With its initial public offering stumbling badly out of the gate, VoIP provider Vonage (NYSE: VG) has been hit with a suit from a law firm representing shareholders, many of whom were customers who bought shares at a price higher than the stock is now trading.
The law firm of Motley Rice LLC said Friday it filed a suit in U.S. District Court in New Jersey and would seek to have the suit certified on behalf of all purchasers of the common stock of Vonage Holdings.
The complaint alleges that Vonage and major investors and insiders were “desperate to execute an exit strategy for themselves” from a money-losing company and “embarked on an illegal course of conduct to sell shares of the Company in a public market.”
Vonage staged its IPO on May 24, raising about US$513 million in the process.
The suit alleges that Vonage targeted its customers as buyers of its pre-IPO shares because it knew institutional investors would be wary of the company at the offering price of $17.
The law firm alleges that Vonage violated a national securities regulation by suggesting customers buy the shares without having “a reasonable basis for believing that the recommendation is suitable for the customer” and “improperly crammed investors into the Vonage IPO regardless of their suitability.”
Vonage declined to comment on the action.
The lawsuit is the latest twist in what has become a painful saga for a firm who may have missed its window of opportunity to cash in on the excitement about the VoIP market. Vonage has already angered many customers by saying it would pursue payment for all shares after some said they would not complete purchases of stock that was valued below what they have agreed to pay.
Vonage shares were up in midday trading Monday, rising about 3 percent to $12.34.
For Vonage, the IPO should have been a feel-good event, giving the company needed resources to help it compete with eBay’s Skype, Google’s talk offering and the VoIP products from giant cable and telecom companies.
The offering has proven to be anything but, however, with the stock falling as much as 30 percent from its $17 offering price.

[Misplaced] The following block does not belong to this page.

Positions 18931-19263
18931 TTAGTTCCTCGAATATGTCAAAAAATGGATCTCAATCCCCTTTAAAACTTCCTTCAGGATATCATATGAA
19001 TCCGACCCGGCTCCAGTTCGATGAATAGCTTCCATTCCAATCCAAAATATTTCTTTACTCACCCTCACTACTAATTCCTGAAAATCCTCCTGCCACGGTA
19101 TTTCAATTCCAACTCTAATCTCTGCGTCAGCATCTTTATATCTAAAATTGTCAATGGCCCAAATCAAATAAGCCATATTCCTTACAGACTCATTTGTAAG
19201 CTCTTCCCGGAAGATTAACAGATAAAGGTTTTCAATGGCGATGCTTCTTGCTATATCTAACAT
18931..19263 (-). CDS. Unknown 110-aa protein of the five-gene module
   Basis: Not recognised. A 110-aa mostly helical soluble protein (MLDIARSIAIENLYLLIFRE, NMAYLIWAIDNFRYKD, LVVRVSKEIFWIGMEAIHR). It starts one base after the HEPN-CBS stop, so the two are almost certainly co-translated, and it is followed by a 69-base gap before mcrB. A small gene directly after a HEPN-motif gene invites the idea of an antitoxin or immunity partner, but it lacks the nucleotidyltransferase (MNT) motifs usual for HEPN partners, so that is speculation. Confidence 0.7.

Late last month, Holmdel, N.J.-based Vonage issued a statement saying all customers who were allocated shares were “obligated to purchase their share allocation from the underwriters.”
“To be clear, we have not offered and are not offering to repurchase any of the shares of common stock from our customers,” the company said at the time.
Vonage has also disclosed that it may be liable for some losses suffered by underwriters in connection with the directed share program for customers, which involved about 4.2 million of the total 31.3 million shares sold.
The company has also disclosed a possible flaw in its offering to customers, with an e-mail sent to customers offering them the chance to buy the shares apparently lacking an active link to a lengthy IPO prospectus, which outlines the numerous risks of investing in the company. The company also said that for its customers to have purchased shares, they would have first had to open a copy of the prospectus.
Vonage may have been better served to stage its offering a year ago or more, telecom analyst Jeff Kagan told the E-Commerce Times.
“Back then it was an exciting idea, but it made more sense a year or two ago,” he said. “Back then Vonage was in the news with a very high profile. It was a new idea.”
Today, the company faces a variety of new competitors, including cable and telecom companies that are able to offer VoIP as part of service bundles. “There are a variety of companies screaming for customers’ and investors’ attention,” Kagan added.
Vonage’s heavy spending on marketing and customer acquisition has led to significant financial losses, including $261 million in 2005 and $85.2 million for the first quarter of 2006 alone.
The company was seeking to reward existing customers and build loyalty with the stock offer, a move that could have backfired and may instead force Vonage to spend even more over time — on legal costs and marketing.